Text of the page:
US-China trade war: How high could tariffs get?
Baku, Azerbaijan, July 9
By Leman Zeynalova – Trend:
Clearly, the scale of any damage caused by a global trade war would depend on how high tariffs (or equivalent protectionist policies) get, the UK-based consulting company Capital Economics said in its analysis obtained by Trend/
“As an illustration, we will consider across-the-board tariffs of around 25 percent implemented by all governments. This is the rate which the US has already imposed on steel imports from most countries, and on $34 billion worth of imports from China. While this is high by recent standards, it is in line with the average US tariff in the late nineteenth century. And many other countries have in the past had tariffs of at least that level,” said the company.
The Capital Economics analysts believe that in practice it is highly unlikely that all economies would impose such high tariffs.
“Small, open economies would gain little from doing so: they would be able to influence the terms of trade and would have no deterrence effect given that they import fairly little. Also, the trade war is currently being waged primarily by the US. There is less risk of trade barriers between, say, China and the EU. But a simple scenario of 25 percent tariffs across the board is intended to provide a rough guide to the potential costs,” said the company.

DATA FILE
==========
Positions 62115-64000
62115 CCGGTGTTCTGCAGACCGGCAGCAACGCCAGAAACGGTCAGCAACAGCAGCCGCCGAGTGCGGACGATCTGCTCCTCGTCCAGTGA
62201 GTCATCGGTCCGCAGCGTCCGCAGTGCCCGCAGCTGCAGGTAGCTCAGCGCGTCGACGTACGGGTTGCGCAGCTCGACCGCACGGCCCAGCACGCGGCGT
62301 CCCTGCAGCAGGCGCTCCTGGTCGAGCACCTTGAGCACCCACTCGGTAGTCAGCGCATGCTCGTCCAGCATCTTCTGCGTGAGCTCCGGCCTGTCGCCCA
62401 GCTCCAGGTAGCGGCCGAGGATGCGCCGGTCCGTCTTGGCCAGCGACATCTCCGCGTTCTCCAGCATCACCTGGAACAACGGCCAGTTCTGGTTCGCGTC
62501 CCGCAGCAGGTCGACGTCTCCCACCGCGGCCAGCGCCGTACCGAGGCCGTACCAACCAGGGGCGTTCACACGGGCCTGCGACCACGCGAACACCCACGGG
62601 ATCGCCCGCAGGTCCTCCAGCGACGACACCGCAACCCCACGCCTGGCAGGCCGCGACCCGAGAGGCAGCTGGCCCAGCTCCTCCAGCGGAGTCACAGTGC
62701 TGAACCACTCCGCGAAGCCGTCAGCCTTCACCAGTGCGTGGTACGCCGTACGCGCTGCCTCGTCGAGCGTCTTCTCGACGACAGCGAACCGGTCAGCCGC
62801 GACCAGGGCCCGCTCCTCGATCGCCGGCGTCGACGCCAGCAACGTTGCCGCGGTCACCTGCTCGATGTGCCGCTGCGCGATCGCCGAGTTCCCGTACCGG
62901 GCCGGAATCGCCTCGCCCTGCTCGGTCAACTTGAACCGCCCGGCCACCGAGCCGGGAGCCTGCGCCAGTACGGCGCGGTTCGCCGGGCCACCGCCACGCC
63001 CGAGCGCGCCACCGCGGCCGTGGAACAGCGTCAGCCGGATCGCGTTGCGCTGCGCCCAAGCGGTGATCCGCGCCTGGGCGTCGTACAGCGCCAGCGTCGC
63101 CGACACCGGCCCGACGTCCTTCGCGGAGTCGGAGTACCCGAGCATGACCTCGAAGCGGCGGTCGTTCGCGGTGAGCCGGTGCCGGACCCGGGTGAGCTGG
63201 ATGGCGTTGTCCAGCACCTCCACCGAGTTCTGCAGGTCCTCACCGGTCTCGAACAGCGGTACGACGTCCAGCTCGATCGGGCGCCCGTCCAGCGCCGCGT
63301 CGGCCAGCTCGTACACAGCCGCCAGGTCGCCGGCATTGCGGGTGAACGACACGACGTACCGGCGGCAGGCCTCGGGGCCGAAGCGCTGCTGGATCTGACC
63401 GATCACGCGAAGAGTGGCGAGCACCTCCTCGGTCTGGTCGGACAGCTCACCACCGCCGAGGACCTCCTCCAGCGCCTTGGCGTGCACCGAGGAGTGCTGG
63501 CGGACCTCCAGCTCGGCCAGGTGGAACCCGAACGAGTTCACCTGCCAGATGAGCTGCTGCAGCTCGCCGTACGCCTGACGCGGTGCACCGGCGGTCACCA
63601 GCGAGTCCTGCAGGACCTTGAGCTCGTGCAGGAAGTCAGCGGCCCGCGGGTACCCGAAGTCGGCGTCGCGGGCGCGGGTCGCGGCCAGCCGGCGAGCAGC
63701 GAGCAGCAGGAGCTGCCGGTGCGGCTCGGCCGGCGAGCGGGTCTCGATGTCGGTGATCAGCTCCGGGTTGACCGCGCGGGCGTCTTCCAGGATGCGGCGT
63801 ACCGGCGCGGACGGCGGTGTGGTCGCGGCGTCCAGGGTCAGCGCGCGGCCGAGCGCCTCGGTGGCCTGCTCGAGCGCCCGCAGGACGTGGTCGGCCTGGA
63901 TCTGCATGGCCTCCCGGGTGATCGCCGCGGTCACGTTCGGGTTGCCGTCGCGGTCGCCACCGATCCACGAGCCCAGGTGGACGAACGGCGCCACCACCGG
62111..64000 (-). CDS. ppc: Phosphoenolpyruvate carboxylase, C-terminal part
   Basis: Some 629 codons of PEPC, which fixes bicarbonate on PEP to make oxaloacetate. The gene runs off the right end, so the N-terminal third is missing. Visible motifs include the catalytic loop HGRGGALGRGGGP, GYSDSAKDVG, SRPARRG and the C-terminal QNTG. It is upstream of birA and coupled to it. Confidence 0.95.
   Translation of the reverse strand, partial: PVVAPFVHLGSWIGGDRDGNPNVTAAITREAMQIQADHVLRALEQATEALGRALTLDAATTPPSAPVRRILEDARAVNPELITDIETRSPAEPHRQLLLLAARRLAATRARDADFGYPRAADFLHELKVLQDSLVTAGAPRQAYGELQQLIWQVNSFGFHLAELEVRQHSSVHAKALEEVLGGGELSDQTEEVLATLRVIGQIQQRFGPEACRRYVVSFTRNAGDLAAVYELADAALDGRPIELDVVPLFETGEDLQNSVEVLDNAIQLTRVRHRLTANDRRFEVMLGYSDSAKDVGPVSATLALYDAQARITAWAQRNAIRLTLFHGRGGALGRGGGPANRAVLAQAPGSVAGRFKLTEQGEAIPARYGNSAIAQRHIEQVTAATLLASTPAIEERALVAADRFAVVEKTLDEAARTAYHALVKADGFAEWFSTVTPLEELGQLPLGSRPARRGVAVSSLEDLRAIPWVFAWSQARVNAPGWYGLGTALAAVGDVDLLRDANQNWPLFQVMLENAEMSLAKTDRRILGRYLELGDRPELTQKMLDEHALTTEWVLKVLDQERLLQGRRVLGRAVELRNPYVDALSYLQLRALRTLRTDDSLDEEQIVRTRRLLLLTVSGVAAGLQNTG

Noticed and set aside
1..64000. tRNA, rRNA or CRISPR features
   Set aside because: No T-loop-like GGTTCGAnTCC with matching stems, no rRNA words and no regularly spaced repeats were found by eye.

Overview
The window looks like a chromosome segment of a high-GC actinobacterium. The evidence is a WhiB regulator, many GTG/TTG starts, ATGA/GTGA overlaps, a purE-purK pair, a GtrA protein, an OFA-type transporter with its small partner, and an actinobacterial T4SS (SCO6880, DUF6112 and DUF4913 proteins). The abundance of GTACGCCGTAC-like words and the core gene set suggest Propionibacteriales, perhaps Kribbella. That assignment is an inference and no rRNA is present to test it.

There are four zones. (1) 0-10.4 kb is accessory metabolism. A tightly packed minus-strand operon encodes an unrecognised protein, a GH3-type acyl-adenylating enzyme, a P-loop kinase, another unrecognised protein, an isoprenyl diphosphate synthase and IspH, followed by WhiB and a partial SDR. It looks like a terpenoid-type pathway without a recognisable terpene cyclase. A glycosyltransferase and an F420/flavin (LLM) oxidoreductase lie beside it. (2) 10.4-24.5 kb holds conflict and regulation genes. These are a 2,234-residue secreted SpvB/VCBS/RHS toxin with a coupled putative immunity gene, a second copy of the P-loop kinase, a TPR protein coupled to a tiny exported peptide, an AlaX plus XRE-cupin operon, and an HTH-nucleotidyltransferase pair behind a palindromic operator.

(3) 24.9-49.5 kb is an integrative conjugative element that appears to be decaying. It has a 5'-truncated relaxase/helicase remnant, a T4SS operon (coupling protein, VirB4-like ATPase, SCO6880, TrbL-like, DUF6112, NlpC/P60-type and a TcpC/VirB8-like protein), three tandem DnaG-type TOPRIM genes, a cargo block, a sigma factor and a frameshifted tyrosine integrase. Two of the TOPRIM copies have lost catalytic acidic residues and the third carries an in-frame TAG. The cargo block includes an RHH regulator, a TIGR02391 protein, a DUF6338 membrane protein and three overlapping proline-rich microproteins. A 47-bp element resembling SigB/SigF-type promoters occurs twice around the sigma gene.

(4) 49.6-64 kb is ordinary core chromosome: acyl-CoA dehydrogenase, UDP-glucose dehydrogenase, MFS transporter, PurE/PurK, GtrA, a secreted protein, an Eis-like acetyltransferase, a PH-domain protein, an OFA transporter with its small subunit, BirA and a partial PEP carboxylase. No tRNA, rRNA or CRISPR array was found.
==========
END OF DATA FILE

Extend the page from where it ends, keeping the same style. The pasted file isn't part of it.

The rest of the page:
Capital Economics believes that the most significant channel by which tariff barriers are likely to affect the global economy is by prompting firms to relocate production to take account of the new tax environment.
“In a world in which there are few barriers to trade, businesses can locate their operations in the countries where output is produced at lowest cost. But in a world of high tariff barriers, they would relocate some production in order to keep these tariff costs to a minimum. This should reduce the productive potential of the world economy,” said the report.
“The extent of any relocation would vary between industries. For many commodities there will be little scope to shift production from one location to another. Copper would continue to be mined in Chile and oil in Saudi Arabia even if these commodities were subject to a very high tariffs when they were exported. Accordingly, there would be no significant reduction in efficiency in these cases.”
President Donald Trump has said the United States may ultimately impose tariffs on more than a half-trillion dollars’ worth of Chinese goods.
Trump confirmed that the United States would begin collecting tariffs on $34 billion in Chinese goods and warned that subsequent rounds could see tariffs on more than $500 billion of goods, or roughly the total amount that the United States imported from China last year.
China immediately accused the US of starting “the largest trade war in economic history to date” and responded by imposing 25 percent tariffs on $34 billion worth of US goods, including soybeans, automobiles, and lobsters.
This marks the start of the trade war between the two countries.
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